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Medline ® Abstract for Reference 69

of 'Treatment for potentially resectable exocrine pancreatic cancer'

69
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Surveillance of pancreatic cancer patients after surgical resection.
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Sheffield KM, Crowell KT, Lin YL, Djukom C, Goodwin JS, Riall TS
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Ann Surg Oncol. 2012;19(5):1670. Epub 2011 Dec 6.
 
BACKGROUND: There are no clear recommendations to guide posttreatment surveillance in patients with pancreatic cancer. Our goal was to describe the posttreatment surveillance patterns in patients undergoing curative-intent resection for pancreatic cancer.
METHODS: We used Surveillance, Epidemiology, and End Results (SEER)-Medicare linked data (1992-2005) to identify CT scans and physician visits in patients with pancreatic cancer who underwent curative resection (n = 2393). Surveillance began 90 days after surgery, and patients were followed for 2 years at 6-month intervals. Patients were censored if they died, experienced recurrence of disease, or entered hospice.
RESULTS: A total of 2045 patients survived uncensored to the beginning of the surveillance period. CT scan use decreased from 20.9% of patients in month 4 to 6.4% in month 27. There was no temporal pattern in CT use to suggest regular surveillance. Twenty-three percent of patients did not receive a CT scan in the year after surgery, increasing to 42% the second year. Patients who underwent adjuvant therapy and patients diagnosed in later years had higher CT scan use over the surveillance periods. Most patients visited both a primary care physician and a cancer specialist in each 6-month surveillance period. Patients who visited cancer specialists were more likely to have any CT scan and to be scanned more frequently.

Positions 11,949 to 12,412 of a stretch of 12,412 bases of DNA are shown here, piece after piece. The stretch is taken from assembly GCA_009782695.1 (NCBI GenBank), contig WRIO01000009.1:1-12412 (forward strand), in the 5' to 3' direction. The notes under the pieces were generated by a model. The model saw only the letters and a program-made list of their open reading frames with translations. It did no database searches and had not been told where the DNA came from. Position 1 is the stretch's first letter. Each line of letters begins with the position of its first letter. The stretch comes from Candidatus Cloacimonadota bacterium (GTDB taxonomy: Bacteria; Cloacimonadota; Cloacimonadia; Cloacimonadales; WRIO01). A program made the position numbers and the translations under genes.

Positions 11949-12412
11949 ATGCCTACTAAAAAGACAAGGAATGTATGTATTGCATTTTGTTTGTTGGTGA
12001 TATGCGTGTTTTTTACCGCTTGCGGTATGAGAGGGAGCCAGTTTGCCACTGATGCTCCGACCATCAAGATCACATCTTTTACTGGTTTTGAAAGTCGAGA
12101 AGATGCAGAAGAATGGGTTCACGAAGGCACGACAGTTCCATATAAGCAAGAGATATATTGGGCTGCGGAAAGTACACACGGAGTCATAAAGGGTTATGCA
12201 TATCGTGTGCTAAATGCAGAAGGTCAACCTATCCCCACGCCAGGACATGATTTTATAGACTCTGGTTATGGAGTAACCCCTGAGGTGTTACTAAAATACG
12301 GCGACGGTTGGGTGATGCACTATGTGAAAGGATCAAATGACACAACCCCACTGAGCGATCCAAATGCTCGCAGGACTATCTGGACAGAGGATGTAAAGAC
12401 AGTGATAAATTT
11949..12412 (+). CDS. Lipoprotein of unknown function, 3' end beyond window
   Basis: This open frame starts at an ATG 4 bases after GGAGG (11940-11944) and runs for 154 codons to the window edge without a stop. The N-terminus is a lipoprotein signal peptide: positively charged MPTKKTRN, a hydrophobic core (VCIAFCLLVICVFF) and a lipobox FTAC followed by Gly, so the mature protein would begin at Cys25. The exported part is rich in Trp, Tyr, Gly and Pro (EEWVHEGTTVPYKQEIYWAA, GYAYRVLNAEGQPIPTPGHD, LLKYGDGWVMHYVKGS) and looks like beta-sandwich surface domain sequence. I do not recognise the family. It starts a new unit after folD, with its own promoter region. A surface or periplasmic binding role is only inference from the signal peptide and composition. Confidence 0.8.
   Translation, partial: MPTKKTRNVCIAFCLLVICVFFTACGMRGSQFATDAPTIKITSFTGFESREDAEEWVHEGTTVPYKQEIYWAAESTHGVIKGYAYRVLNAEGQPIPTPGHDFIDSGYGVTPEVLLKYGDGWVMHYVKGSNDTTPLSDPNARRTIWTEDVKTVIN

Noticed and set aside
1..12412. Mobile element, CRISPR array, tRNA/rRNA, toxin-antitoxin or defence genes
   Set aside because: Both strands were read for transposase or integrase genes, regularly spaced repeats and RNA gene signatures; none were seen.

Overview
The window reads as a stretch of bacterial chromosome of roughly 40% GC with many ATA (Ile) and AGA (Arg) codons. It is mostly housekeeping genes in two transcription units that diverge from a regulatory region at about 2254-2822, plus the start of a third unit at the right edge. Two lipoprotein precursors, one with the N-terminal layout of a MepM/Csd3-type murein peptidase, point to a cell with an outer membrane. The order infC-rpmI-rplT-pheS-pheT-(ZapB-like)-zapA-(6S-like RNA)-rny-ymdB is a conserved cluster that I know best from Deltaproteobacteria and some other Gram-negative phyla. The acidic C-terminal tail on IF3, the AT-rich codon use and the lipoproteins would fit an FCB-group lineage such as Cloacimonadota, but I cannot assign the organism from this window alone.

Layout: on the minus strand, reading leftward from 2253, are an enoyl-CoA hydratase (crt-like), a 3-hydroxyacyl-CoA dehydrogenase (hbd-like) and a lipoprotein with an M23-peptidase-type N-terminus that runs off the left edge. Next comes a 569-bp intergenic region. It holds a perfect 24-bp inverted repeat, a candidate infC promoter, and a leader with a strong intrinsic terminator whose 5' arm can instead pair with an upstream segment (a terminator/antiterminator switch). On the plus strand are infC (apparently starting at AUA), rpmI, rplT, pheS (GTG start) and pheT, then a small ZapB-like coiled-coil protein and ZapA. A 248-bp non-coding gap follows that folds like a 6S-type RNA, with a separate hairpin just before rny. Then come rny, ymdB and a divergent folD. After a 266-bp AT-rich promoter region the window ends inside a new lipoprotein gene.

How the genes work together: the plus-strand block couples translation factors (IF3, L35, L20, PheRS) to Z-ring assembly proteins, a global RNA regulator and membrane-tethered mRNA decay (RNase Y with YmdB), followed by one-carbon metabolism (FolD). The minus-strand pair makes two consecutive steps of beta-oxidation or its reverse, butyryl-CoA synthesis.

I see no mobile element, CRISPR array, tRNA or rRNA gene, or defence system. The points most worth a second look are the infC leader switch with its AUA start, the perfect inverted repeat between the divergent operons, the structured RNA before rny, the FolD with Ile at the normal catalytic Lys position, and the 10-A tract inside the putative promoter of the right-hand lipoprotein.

CONCLUSIONS: Current surveillance patterns after resection for pancreatic cancer reflect the lack of established guidelines, implying a need for evaluation and standardization of surveillance protocols. The lack of a temporal pattern in CT testing suggests that most were obtained to evaluate symptoms rather than for routine surveillance.
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Department of Surgery, The University of Texas Medical Branch, Galveston, TX, USA. kmsheffi@utmb.edu
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